A proposed new XML specification from Microsoft Corp. and Hyperion Solutions Corp. to allow open access to multidimensional databases likely will streamline development of some analytic applications but will not affect the large number of IT departments that dont use both those companies products.
The new specification, introduced last week and known as XML for Analysis, is promoted by the two companies as a means to ensure the interoperability of analytic applications across different platforms.
XML for Analysis is a set of Extensible Markup Language Message Interfaces that use SOAP (Simple Object Access Protocol) to define the data access interaction between a client application and an analytical data provider. This will be particularly helpful in situations where data mining applications working over the Internet need to tap into multidimensional OLAP (online analytical processing) databases, said officials from Microsoft, of Redmond, Wash., and Hyperion, of Sunnyvale, Calif.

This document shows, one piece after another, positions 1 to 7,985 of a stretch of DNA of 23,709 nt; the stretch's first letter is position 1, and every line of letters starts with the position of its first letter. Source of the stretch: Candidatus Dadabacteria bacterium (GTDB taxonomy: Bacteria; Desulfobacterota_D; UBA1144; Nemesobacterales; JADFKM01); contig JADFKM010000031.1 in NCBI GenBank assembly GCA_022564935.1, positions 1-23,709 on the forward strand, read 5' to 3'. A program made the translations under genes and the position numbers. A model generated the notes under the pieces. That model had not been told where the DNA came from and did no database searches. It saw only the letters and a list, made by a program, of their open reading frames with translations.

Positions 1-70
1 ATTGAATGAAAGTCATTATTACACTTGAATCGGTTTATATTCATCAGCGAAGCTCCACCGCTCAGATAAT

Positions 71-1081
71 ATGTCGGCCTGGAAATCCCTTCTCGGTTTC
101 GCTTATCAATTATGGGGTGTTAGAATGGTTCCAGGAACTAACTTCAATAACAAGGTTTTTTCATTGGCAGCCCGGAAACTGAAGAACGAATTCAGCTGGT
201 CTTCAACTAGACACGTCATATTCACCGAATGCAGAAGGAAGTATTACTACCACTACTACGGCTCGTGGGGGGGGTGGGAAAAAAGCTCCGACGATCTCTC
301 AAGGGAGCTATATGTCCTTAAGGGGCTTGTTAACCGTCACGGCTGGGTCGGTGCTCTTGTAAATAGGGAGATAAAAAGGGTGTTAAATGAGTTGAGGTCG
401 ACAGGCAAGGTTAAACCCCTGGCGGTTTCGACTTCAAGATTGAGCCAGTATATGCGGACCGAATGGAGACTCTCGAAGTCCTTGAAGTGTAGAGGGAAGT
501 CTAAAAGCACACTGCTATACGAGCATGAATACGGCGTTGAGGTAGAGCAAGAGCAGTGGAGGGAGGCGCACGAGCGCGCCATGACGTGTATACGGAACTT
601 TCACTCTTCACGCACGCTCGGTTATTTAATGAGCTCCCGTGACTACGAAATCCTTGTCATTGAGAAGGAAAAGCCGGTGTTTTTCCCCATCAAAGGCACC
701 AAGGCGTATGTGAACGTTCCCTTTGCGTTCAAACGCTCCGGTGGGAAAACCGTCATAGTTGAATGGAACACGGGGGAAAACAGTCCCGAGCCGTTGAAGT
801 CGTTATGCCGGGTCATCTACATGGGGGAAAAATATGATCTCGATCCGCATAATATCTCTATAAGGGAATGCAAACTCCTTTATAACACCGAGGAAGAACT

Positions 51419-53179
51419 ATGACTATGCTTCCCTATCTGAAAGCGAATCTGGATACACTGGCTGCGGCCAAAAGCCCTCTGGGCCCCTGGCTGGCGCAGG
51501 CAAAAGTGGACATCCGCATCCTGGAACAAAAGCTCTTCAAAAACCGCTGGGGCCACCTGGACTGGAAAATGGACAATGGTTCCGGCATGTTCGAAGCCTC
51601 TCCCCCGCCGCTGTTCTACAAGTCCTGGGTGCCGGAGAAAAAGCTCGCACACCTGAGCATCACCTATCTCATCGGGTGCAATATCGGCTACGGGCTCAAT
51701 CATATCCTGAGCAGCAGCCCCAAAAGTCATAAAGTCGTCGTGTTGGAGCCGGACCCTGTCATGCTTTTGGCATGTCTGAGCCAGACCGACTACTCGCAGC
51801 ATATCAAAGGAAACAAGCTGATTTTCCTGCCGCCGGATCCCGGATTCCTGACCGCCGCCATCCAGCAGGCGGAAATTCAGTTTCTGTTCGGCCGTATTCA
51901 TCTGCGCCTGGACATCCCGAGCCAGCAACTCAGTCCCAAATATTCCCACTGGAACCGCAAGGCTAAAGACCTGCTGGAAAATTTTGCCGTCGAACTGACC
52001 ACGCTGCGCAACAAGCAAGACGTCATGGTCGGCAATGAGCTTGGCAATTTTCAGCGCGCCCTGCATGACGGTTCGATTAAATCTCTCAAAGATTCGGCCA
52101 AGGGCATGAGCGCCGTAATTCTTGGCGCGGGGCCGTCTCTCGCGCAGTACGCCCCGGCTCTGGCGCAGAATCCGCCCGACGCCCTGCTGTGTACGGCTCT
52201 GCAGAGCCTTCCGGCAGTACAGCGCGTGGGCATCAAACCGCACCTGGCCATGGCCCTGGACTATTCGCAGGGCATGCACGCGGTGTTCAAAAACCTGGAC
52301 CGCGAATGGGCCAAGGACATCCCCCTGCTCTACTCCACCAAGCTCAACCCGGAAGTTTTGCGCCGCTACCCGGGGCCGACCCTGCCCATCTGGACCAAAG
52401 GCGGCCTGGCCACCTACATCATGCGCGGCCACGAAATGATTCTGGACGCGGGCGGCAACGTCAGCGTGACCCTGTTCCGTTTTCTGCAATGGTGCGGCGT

Some 22 developers of analytic applications announced their support for XML for Analysis. Although Microsoft and Hyperion count a significant number of OLAP users between them, the third major OLAP vendor, Oracle Corp., did not say it would back the specification.
Avi Halutz was skeptical about the Microsoft-Hyperion partnership.
"People introduce standards and claim their stuff is open, but in reality the vendors dont have any interest in standards," said Halutz, executive director at Time Consumer Marketing Inc., in New York. "If its not standard, its not open, and people have to keep buying their solutions. They may claim its open, but until it works for a while, people really cant get too excited about it."
Application developers are expected to benefit, gaining the ability to leverage existing skills and to use open- access, XML-based Web services such as Microsofts .Net, eliminating the need to program to multiple APIs and query languages.
But the most immediate beneficiaries will likely be business intelligence software vendors, which will be able to develop their solutions to the same OLAP standard, as Microsoft and Hyperion officials concede.
The fact that Microsoft and Hyperion are working together on the specification is a reversal of course from the companies recent dealings with each other. Microsoft last year loudly refused to participate in the JOLAP (Java-based OLAP) standard that Hyperion led, saying that it preferred to focus on XML and SOAP instead.